Denitex does it again, and some very interesting titbits at the end…
It’s so well argued, we post it verbatim (emphasis is ours); Stranded gas, stranded arguments:
- So after the discovery of the largest gas discovery in the world, estimated at about 1-2 billion barrels of oil equivalents, flowing at 382 mmcfd with 5,000 barrels a day of condensates, through a small pipe, confirmed by a third-party at the site, the shorts find themselves in a quandary. “What to argue?” they say. Well: 1) They can deny the discovery, but then there is the inconvenient photo of the flare. 2) They can deny the significance of the discovery. But alas the Antelope ceremony was attended by o/g representatives from the largest multinational oil companies. 3) They traveled not to a resort, but to a PNG jungle; 4) They also came from many notable locations: Europe, Japan, China. This alone speaks volumes to any person with an iota of common sense.
- The short will not say this, but I will: A US company could not have paid for these people to attend a US flaring ceremony in the Rockies, on the Kansas plains or in the Haynesville Shale. Haynesville may be a monster to a US operator, but it is a mouse to IOC’s Antelope. An invitation to Haynesville would have produced a collective yawn from from Europe, Japan and China. Only huge interest would attract this huge representation that was in this PNG jungle. Something “huge” was taking place at Antelope, right Mr. Short?
- Yes, but “the gas is stranded!” says Mr. Short. “Ah, well, darn it, that spoils everything.” Let’s see: 1) These people attended a stranded discovery, 2) in a stranded jungle 3) knowing full well that no matter the size of the discovery, it was doomed, because it would have to just sit in a jungle. But if so, why bother to attend at all? As they left, the short envisioned oil magnates saying:
- “Well that 1-2 billion barrels oil equivalents from that single well is something none of us have ever seen before! And what a flare! and from just one well! That monster gas flow, the world’s largest, that would certainly help our huge Asian population! Ensure our energy security! Promote a clean energy future! Provide us with the hugest of profits! Too bad it’s in a jungle! Too bad it’s stranded! We have so many good sites out in the middle of the Atlantic, 3000 feet under, that will produce a fraction of Antelope at far greater cost, cost us a fortune with perhaps no return! But there’s nothing stranded about the Atlantic!”
- There was a time when the IOC investor may have had to ponder whether the Elk wells were enough to feed an LNG plant, whether IOC would attract foreign interest and mega bucks. I wondered this myself. But Antelope has replaced doubt with certainty. The issue now is not whether there will be a stripping plant, an LNG plant, an exploration partner, but simply who will the partners be, how huge will be the payments to be a part of the huge discovery, with Antelope 2 chewing at the bit.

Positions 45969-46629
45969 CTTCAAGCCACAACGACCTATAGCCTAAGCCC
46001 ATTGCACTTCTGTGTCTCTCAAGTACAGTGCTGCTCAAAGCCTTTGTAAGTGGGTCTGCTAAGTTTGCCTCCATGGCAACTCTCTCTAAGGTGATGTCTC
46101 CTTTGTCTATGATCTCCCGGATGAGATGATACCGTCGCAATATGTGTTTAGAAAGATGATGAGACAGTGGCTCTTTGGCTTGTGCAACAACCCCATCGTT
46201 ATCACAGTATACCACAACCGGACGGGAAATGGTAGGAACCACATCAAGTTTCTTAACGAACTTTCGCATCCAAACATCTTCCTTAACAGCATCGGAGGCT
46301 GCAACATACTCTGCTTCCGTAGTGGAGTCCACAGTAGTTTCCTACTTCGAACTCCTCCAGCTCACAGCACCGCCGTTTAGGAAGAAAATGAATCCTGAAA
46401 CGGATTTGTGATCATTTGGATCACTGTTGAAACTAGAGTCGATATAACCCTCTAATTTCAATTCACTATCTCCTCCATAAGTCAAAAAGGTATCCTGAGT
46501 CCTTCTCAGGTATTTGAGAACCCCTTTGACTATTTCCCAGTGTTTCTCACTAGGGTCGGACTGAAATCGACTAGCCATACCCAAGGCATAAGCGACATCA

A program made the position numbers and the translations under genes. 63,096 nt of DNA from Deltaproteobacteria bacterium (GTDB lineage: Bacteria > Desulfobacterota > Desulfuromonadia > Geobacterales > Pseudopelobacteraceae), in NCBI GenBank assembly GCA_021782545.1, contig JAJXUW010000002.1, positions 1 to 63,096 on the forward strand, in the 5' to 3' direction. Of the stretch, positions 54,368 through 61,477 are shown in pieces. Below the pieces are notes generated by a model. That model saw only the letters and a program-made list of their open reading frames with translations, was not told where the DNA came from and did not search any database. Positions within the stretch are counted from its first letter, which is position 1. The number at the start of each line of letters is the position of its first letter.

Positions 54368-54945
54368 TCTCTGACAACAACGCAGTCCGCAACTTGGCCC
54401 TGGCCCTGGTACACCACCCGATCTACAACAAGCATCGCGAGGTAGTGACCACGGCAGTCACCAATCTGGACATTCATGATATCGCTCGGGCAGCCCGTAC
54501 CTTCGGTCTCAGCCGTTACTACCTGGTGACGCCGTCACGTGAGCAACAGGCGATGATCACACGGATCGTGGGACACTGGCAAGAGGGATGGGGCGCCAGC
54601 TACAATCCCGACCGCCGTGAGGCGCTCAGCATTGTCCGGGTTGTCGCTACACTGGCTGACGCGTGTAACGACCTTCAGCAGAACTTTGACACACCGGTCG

- It is not the gas that is stranded, but the short who must now promote thinking that is so obviously stranded from reality. But then they are represented by “Lucy Furrs,” i.e. “Lucifers.” That should tell us something.
Excellent stuff, but there were a few other interesting posts today, both by Kenkooksam, the guy with the best sources and a keen eye for interesting articles:
- Middle East to become a Net NG Importer
- Video Matt Simmons on CNBC GAO peak oil
- Credit Suisse thinks IOC capex estimate too low
Some comment from us:
- The first two are about trouble in the Middle East. Gas production has increased manifold there (gas is cheaper and cleaner than oil, for those who forget…), but it’s gas from oilfields. The gas production lowers the pressure, ever more water needs to be pumped in to remain the pressure, this cannot continue indefinitely, something has to give…
- We’ve long cherished the maxim that clean energy will drive out dirtier energy. We see this happening with countries like Indonesia using more of their gas at home and exporting the dirtier and more expensive oil. Now something like this might happen in the Middle East as well. Surprising? Hardly. Haven’t we exported dirty manufacturing to the third world and kept the cleaner processes ourselves?
- The third post is very interesting for several reasons: first, InterOil is hitting radar screens (it would be surprising if not, with the largest ever flow rates under their belt..)
- Also, we received some interesting arguments from a good source:
They are saying our cap ex is too low because they are comparing to Exxon.
- They forget IOC does not have to build a harbor, housing, power facilities, water facilities, deep water jetty system, we already have land rights, and our pipeline is less than half the distance and is not in the mountainous terrain of the highlands. Our technology is off-the-shelf and steel and construction costs have come down in today’s economy.
Capping of another useful day on the boards..